When he was ordained a deacon in 1977 by Archbishop James Casey, he was assigned to service at St. Martin de Porres Parish in Boulder. With a classmate, he helped launch the Sister Carmen Community Center in Lafayette and became the assistant director. After the passing of its president, Deacon Matz was named president in 1982. Some 10 years later, he left that position and continued to serve at St. Martin de Porres.
He credits his wife and fellow clergymen for supporting his ministry through the years. Serving the Church, he said, has brought him greater fulfillment than he ever imagined.
“It had more to offer in every way,” Deacon Matz said.
Deacon Alfonso Sandoval
Deacon Alfonso SandovalDeacon Alfonso Sandoval, a Colorado native, was baptized and raised a Roman Catholic.
After completing a Bible study with a group, he was prompted to search for something more.
“I thought, ‘Well, what do I do now?,’” he said. “For me, (the diaconate) was a logical extension of my faith.”
He was one of the first few graduates of the diaconal formation program of the Denver Archdiocese and was ordained in 1977.
“It was fairly new at the time,” he explained. “Not many pastors knew what to do with deacons.”
Deacon Sandoval was a trailblazer for diaconal service here when he became the first deacon assigned to All Souls Parish in Englewood and began a special ministry to the archdiocese’s ever-growing Hispanic population.
He married his wife, Frances, in 1954 and they spent four years serving in the U.S. Air Force in Texas. They returned to Denver under the G.I. Bill and Deacon Sandoval completed his engineering degree at the University of Colorado. They had seven children together.
His career spanned positions with Aero Dynamics in California and Martin Marietta in Denver, where he worked on projects for its space program. He retired from a 27-year career with Lockheed Martin to minister full time in the Church.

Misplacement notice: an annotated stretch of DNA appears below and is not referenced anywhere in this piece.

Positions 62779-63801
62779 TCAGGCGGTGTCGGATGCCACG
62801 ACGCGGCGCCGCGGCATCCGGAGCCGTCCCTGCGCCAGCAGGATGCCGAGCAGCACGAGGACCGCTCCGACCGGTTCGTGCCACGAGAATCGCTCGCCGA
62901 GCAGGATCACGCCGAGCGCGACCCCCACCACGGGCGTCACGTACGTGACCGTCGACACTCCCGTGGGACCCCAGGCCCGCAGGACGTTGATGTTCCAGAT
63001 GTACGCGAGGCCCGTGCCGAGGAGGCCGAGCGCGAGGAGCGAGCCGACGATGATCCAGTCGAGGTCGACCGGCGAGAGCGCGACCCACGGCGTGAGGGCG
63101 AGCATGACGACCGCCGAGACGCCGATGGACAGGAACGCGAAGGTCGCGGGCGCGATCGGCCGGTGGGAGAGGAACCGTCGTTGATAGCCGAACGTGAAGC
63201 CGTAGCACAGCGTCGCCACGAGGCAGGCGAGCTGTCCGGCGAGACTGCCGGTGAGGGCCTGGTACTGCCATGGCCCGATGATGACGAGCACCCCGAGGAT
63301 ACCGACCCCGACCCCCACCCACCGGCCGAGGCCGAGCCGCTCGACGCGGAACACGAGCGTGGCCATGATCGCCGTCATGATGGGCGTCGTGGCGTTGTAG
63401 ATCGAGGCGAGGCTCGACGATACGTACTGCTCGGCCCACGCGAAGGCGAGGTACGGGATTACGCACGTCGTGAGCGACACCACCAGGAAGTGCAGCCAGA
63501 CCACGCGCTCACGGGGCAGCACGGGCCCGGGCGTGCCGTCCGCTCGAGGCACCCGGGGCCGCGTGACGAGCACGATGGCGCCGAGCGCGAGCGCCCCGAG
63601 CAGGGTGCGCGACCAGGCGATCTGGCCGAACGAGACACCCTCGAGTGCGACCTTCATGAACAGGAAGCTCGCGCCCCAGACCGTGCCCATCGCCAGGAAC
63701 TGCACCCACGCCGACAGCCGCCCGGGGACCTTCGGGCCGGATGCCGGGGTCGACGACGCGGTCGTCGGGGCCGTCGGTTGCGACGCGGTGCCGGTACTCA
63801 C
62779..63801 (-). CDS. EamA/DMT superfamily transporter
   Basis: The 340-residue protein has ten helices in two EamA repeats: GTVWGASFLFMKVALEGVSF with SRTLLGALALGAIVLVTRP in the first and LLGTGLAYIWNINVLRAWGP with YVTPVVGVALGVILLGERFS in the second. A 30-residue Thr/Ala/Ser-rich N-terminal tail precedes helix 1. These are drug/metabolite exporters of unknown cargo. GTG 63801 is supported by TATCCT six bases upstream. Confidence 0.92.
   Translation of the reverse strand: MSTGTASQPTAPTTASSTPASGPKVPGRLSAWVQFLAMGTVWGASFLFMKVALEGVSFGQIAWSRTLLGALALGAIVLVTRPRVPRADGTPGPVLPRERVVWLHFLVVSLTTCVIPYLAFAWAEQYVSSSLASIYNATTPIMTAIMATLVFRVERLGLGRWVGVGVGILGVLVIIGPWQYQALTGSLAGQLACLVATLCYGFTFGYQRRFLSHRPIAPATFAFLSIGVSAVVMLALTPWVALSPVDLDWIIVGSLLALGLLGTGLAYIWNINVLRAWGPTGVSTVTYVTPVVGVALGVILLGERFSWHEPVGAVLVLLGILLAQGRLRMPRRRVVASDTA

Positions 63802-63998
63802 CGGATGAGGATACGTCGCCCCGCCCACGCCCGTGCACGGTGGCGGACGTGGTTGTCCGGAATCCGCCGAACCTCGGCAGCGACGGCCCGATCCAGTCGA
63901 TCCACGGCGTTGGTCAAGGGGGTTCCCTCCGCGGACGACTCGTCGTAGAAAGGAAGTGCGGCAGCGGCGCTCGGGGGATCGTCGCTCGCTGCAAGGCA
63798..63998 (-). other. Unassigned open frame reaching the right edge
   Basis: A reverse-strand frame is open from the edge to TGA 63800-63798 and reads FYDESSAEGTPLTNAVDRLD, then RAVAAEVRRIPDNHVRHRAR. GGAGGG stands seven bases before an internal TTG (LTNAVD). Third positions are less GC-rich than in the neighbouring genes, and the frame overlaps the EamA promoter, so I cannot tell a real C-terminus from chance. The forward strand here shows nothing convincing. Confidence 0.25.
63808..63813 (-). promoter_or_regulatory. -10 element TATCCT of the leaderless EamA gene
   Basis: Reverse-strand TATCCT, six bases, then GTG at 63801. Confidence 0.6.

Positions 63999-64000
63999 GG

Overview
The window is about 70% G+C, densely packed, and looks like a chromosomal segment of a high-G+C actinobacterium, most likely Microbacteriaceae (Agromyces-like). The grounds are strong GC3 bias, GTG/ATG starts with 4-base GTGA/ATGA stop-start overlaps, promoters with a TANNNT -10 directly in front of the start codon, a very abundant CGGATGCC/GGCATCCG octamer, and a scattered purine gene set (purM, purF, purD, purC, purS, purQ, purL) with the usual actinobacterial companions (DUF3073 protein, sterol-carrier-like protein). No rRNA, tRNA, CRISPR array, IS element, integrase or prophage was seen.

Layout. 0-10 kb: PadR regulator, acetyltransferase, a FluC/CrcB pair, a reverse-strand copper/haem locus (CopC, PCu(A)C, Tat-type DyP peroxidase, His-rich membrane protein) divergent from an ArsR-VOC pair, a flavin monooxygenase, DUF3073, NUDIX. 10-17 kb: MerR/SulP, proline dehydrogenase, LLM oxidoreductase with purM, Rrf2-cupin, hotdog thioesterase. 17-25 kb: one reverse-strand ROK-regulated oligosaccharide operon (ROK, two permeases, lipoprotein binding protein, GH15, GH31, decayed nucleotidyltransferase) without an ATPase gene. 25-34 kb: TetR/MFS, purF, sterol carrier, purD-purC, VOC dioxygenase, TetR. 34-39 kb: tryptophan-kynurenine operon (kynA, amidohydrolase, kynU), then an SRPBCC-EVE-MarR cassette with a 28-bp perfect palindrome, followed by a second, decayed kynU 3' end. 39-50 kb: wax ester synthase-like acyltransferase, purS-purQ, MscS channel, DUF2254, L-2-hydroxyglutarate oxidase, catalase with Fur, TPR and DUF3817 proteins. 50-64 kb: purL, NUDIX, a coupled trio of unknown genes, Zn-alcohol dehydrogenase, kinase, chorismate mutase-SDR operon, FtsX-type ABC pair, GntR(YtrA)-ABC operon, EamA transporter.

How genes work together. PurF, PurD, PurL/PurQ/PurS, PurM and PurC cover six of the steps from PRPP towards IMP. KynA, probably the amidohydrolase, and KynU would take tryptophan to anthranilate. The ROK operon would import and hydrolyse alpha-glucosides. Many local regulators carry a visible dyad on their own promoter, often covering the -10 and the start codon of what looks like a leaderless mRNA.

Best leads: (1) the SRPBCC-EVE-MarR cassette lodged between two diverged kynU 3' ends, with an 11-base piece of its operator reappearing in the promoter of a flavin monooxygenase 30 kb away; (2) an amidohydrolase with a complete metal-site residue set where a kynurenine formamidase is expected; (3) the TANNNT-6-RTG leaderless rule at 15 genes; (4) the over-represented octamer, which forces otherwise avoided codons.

Among other assignments, he was appointed diaconate liaison for Hispanic Ministry and became deacon at the parishes of Our Lady of Guadalupe and later at St. Cajetan, both in Denver, and at St. Pius X in Aurora.
He was appointed director of deacons for the archdiocese in 1998. He also served on the Permanent Diaconate Advisory Board and was appointed liaison for the Couple to Couple League.
He and his wife were honored for their service in 2005. They were inducted into the papal knightly Order of St. Gregory the Great, given to couples who display extraordinary service to the Church and the papacy.
Diaconal ministry, he said, has brought him many graces.
“It’s a very special blessing to have been able to do that for the Church,” he said.
It has also had a profound affect on his faith.
“The ministry of the deacon is all about service and deacons are all about charity,” Deacon Sandoval said. “… You’re doing the ministry of Jesus and that is caring for others.”
He found it fulfilling to minister with fellow deacons and to work on their continuing education while watching the diaconate grow under Denver’s supportive archbishops.
“It’s been a very blessed experience,” Deacon Sandoval said.